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|Aug-01-06|| ||Honza Cervenka: <we cant be sure who would've won a rematch, but it seems as if neither player was especially eager to play the other. there is some evidence to suggest capa wasnt interested in playing alekhine in a rematch, but other evidence suggests that alekhine made it impossible to meet capa in otb tournament play.>|
In fact, <square dance>, we don't differ much here. Maybe we differ somewhat in view of reasoning or motivation of Alekhine's approach to Capa after the match (that he avoided to play with Capa in tournaments is clear though it could be quite mutual pattern as the 1939 Buenos Aires episode unequivocally suggests not to mention the evident lack of Capa's serious effort to meet conditions for the rematch) but this is (and probably always will be) an open question.
|Aug-01-06|| ||square dance: its an interesting discussion, this possible myth busting of that situation. im not sure exactly what happened, but im always open minded on the subject. thanks for the info.|
|Aug-01-06|| ||madlydeeply: By the way, positionalgenius, if you need some perspective to appreciate Euwe, he was not a professional player. He had that glorious drive to the top, beating Alekhine, which makes him one of the fourteen immortals stretching from Steinitz to Kramnik. Afterwards he stewarded FIDE so one might say he has outstripped the other champions in his service to chess. He was not a professional nor had lasting career but in 1935 he had a glorious year it should not be belittled. And it wasn't any fluke victory over Alekhine, he beat him nine times in thirty games, it was a seriously gruelling match. I used to think lowly of Euwe but not anymore he had an incredible achievement for an amauter chess player. |
Of course Capablanca was a better player.
I think I sanctify the title of WC over the players. The history of the WC is one of the most important threads defining chess. Euwe's short moment as WC is indicative of the state of chess in the 1930s, economically depressed time, the greatest player (Capablanca) struggling for money and recognition...also Euwe prepared his openings, prepared them for Alekhine, which is also an important step in the development of chess, scientific opening preparation for a specific opponent. This tradition was started by Lasker, stopped for a moment by Capablanca whose genius did not require preparation...tradition continued by Alekhine, reinforce by Euwe, Botvinnik etc. onto Fischer and the most prepared player on earth Kasparov. So one could even make the argument that Euwe's little blip of a WC shocked Alekhine and all others following into understanding that not only innate talent allows one to be a WC but scientific preparation is also essential.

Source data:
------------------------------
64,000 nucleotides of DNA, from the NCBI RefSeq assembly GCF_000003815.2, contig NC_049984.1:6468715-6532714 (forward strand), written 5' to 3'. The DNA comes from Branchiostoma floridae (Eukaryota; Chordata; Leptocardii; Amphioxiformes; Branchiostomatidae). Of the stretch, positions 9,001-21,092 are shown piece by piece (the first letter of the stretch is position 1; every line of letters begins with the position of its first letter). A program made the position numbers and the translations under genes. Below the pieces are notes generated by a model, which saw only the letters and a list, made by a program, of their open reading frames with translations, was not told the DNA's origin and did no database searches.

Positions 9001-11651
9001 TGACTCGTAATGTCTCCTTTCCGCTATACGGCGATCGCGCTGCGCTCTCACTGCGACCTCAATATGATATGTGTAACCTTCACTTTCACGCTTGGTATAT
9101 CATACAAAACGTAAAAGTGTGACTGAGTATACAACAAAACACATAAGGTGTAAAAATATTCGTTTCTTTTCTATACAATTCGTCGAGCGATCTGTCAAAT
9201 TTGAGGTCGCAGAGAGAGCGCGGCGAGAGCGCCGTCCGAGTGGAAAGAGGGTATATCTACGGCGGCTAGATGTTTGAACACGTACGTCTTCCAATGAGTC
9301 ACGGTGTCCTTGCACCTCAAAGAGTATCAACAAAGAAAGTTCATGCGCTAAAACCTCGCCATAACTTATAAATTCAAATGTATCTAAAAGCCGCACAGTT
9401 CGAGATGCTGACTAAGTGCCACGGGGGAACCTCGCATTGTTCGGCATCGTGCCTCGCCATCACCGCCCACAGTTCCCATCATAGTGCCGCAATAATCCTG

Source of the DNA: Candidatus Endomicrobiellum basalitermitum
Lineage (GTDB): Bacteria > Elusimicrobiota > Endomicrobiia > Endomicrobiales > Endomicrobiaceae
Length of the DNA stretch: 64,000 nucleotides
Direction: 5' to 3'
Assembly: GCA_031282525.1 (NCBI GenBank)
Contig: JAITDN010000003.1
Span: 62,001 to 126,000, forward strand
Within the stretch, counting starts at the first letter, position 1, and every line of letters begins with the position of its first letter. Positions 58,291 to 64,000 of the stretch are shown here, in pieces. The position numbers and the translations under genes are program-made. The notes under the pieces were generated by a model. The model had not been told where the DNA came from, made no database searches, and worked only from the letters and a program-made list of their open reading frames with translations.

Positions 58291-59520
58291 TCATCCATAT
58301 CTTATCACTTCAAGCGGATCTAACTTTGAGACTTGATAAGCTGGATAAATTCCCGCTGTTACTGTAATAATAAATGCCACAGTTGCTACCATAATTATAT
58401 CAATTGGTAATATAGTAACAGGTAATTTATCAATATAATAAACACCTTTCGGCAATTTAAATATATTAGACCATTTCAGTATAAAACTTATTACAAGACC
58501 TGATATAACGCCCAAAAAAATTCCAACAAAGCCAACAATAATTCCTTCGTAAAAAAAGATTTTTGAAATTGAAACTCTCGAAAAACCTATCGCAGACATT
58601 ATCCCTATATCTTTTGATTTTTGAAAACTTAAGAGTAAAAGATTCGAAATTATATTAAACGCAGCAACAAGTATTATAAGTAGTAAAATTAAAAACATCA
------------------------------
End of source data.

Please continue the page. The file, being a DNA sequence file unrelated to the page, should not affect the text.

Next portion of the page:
So hey, Euwe wasn't so bad.
|Aug-01-06|| ||euripides: <key> inflation affects the rate of change of prices not their level. In some countries they knock zeros off after a hyperinflation, but I don't think the Us has ever done this. So I think $10,000 was a large amount of money in 1922.|
|Aug-01-06|| ||Honza Cervenka: <So hey, Euwe wasn't so bad.> Neither Bogo was. Alekhine was superior but Bogo was able to shoot back quite often. His personal record with Capa was horrible but he still managed to finish twice ahead of Capa in great international tournaments.|
|Aug-01-06|| ||ughaibu: He even managed to finish ahead of Lasker, once.|
|Aug-01-06|| ||ughaibu: Sorry, he finished ahead of Lasker too twice.|
|Aug-01-06|| ||keypusher: <euripides> Thanks. I understand that there was actual deflation in the US after the Crash, so that a dollar was worth more in 1932 than in 1929 (if you could only get your hands on one!). I thought there might have been something similar in the early 1920s--I know the mark collapsed in 1923. I remember seeing a picture of a 3 billion mark note. Say, whatever happened to hyperinflation and deflation? Why doesn't that sort of thing seem to happen anymore?|
|Aug-01-06|| ||Honza Cervenka: If we are talking about "second rate" players' brilliancies, I really like this one: Bogoljubov vs Alekhine, 1929 :-D|
|Aug-01-06|| ||madlydeeply: Hyperinflation does not happen in the USA because of the Federal reserve, which controls interest rates as well as the money supply. The Fed was created in 1913 and still learning its power in the thirties, plus there were US banks still that were not in the federal reserve system and rumor has it amongst conspiracy buffs that the fed was attempting to isolate them and make them close. So the depression in the USA was caused by a run on banks followed by closures etc. Now when banks fail, the Fed intervenes, either bailing the banks out (but this is described as bailing out a country, not the banks giving bad loans) or closing the bank but allowing other banks to carry the loans. This sort of intervention wasn't in place yet in the 1930s so banks just closed up and people lost their money. A scenario which could have ended up in multiple bank failures was the S&L bailout of the 1980s, but money was printed and accounts were protected so the only affect was the inflation of the dollar by the amount of the bailout. I think this sort of thing only works as long as plenty of wealth is flowing into the country, though, when that happens its easier to tweak currency supply.|